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Sunday, April 16, 2006 

'Eavy Metal

Like I mentioned in my last post, my few sessions with Warhammer 40K: Dawn of War has kindled up an interest in tabletop wargamming. I've been playing collectable miniature games on and off for the last six months, mostly in the form of Mechwarrior and D&D Minatures, both of which are great little games. Both games are very skirmish-oriented, and offer fast action with a small number of units. Of course, they also both share the same, insidious quality that all collectable games possess: You end up buying a ton of boosters to build your collection, and after a while, you find yourself playing each and every game with the same handful of prized units, leaving the bulk of your collection gathering dust.

So, this week I decided to kill a rainy Saturday morning by going down to the local game shop and checking out some of the latest in miniture games. I was ready to take the next step from the pre-painted, collectable games to the good old-fashioned "build 'em and paint 'em" wargames. The collectable games have been my gateway drug, so to speak. Now I'm feeling like I'm ready for the good shit.

I wanted something generally sci-fi, with lots of cool-looking figures. It quickly became a tie between the granddaddy of the genre, Warhammer 40,000 and relative newcomer Warmachine. In the end, I dedcided to give Warmachine a try (which is ironic, considering it was an experience with 40K that piqued my interest in the first place.) After talking with some guys from the store who had played both, Warmachine seems a little more approachable, and it sounds like it scales well from small to large games, so it should be possible to ease my way into it.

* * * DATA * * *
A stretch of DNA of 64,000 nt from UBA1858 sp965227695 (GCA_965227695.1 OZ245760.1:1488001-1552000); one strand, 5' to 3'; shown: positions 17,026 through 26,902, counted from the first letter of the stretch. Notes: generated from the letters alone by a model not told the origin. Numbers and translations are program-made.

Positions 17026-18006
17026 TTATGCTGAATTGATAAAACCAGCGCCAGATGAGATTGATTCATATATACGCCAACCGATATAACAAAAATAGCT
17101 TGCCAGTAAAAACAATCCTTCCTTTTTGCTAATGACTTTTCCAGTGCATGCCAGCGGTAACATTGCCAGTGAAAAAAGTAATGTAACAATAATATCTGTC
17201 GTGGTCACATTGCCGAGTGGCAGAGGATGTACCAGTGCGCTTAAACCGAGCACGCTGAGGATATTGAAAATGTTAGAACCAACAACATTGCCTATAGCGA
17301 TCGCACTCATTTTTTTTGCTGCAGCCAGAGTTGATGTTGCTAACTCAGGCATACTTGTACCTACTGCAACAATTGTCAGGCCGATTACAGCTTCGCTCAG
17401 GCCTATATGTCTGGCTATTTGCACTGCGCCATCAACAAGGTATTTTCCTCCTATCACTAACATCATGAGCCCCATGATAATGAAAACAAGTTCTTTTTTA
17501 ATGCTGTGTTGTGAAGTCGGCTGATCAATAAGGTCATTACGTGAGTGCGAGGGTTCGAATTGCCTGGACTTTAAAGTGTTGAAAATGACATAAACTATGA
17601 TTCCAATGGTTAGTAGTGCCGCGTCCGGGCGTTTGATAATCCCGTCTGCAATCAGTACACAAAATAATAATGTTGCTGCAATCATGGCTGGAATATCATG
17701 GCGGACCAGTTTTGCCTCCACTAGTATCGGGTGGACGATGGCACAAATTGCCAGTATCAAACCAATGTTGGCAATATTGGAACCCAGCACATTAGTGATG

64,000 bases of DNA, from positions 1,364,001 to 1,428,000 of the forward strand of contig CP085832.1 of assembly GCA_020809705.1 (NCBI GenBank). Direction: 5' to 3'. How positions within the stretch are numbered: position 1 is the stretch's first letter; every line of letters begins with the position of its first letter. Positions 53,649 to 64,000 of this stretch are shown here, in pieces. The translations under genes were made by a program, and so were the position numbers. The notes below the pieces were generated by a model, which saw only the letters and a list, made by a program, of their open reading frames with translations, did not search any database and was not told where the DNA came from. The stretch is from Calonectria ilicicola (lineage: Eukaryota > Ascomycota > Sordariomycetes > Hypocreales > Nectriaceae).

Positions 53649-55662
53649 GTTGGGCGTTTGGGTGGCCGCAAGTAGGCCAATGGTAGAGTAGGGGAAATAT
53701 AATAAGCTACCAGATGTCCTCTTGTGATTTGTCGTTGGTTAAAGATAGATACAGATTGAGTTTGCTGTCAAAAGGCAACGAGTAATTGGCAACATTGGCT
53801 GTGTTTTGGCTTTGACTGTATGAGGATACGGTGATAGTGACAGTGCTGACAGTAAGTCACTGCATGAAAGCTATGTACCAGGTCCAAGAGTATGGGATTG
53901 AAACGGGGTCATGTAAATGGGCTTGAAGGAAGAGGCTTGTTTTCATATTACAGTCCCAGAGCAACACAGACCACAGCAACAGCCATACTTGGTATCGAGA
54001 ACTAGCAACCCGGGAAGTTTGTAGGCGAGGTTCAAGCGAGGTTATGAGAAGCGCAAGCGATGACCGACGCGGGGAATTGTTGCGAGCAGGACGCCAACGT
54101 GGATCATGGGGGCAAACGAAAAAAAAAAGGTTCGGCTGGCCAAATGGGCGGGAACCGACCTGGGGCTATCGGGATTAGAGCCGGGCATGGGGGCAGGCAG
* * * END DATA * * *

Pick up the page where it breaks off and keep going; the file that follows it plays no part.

If you haven't seen Warmachine, it's a pretty sweet looking game concept: gigantic steam-powered constructs controlled by battle-mages called Warcasters clash "with the destructive force of locomotives." The game has four main factions, each with their own disticitve hook. I decided to start with the Cryx, a race of necromancers and their undead thralls that fuel their warmachines with the tortured souls of their victims. Now that's my kind of race.

Unfortunately, the store was out of the core rulebook, but I decided to pick up a model and start painting anyway. By the time I bought paint, a pin vise, and a few other supplies, the tab was about four times more than I had expected to spend going in... Tabletop wargaming is apperantly not for the faint of heart (or budget.) I spent the better part of my free time over the weekend painting up my first unit, a monsterous "helljack" called a Harrower. I was pretty happy how my first effort turned out:
I was actually amazed how fast the whole model came together. I probably have six or seven hours into the project all together, not counting doing my homework before I got started. I was also surprised how complex the model was - assembling it was no small job, and I spent a good deal of time pinning and puttying to make it look good before primer. Painting it was a blast, but it only fed the urge to actually get some of these bad boys out on the table and play. I'm going to order the Cryx Battlegroup starter set and the core rulebook this week, and get painting.

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